Ron Irwin signing 5000 front pages of Flat Water Tuesday for the Target edition of the novel.
Ron Irwin recently published Flat Water Tuesday, a novel that’s captured the hearts of a wide audience – rowers, romantics and anyone who’s ever struggled to prove their worth. We sat down to talk to the author about his memorable characters, his work in helping other authors to get published, and why writing and rowing alike requires an impressive level of stamina.
Love the sound of the novel? Stand a chance to win a copy here!
GLAMOUR: While Rob is an outsider because he isn’t from as wealthy a background as his teammates, Ruth often faces special challenges as the only girl on the rowing team. What do you think it is that makes outsiders so appealing as characters in fiction – and that makes the stories featuring them so popular?
Ron: I truly believe that almost all of us think we were outsiders while we were adolescents. The standard stance towards life by a person under the age of 18 is that nobody understands them and they are so totally different from everybody around them that there is no way they could possibly fit in. I recently went back to the actual school where Flat Water Tuesday takes place and I was surprised to meet people whom I thought were extremely popular back in the day who told me that they felt incredibly alone while they were students there.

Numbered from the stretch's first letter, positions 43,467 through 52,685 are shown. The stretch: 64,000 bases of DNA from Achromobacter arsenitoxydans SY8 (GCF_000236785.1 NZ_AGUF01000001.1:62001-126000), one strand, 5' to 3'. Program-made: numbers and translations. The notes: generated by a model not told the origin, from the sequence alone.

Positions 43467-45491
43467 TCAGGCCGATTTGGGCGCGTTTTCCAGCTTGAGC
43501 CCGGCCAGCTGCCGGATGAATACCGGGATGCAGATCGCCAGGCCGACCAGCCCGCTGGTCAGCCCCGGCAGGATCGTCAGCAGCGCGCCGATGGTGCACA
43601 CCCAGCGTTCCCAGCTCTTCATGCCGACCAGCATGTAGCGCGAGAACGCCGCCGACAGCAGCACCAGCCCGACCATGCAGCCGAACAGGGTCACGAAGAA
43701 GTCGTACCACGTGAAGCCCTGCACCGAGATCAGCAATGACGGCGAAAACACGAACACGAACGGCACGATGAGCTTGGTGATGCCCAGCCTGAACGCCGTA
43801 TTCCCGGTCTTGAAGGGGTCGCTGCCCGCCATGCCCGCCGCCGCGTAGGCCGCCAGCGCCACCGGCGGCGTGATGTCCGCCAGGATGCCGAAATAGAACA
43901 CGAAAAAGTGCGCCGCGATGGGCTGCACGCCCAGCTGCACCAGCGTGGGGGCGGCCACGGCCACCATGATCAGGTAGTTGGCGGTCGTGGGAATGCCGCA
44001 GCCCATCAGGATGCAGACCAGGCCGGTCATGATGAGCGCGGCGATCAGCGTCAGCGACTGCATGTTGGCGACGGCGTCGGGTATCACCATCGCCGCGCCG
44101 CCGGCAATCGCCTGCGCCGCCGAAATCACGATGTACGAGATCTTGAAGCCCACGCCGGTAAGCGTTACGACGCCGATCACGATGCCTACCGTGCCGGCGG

The need to be part of the group is so strong when one is a teenager that rejection is a kind of mini-death. Teenagers live a paradoxical lifestyle: they believe that most groups at high school are not worth joining but at the same time they desperately want to belong. We look back on this with some humor and irony when we are adults, but at the same time the memories linger.
So this is why stories about outsiders are so popular. We all feel like outsiders in some point. We all secretly admire the person who doesn’t mind being an outsider or who upsets the status quo. These people are heroes, especially to teenagers. This is why rock stars, writers, and badly behaved kids always will be popular to kids.
What was the most challenging part of creating Flat Water Tuesday?
I think that the most challenging part of writing the novel was realising that, as I tell my students, “Reality is a tyrant”. Many of the people I wrote about actually exist in one way or another or are amalgamations of the few people I’ve known. The school where much of the novel takes place actually does exist: it’s the Kent School in Kent, Connecticut and they have been big supporters of the novel despite all the tragedy in it. I regularly get newspapers from Kent and of course alumni magazines. As I wrote the novel I began to realize what I was writing about was incredibly different from what I was seeing in the real communications from the school. This was worrying. I didn’t want people to think I had no idea what I was talking about.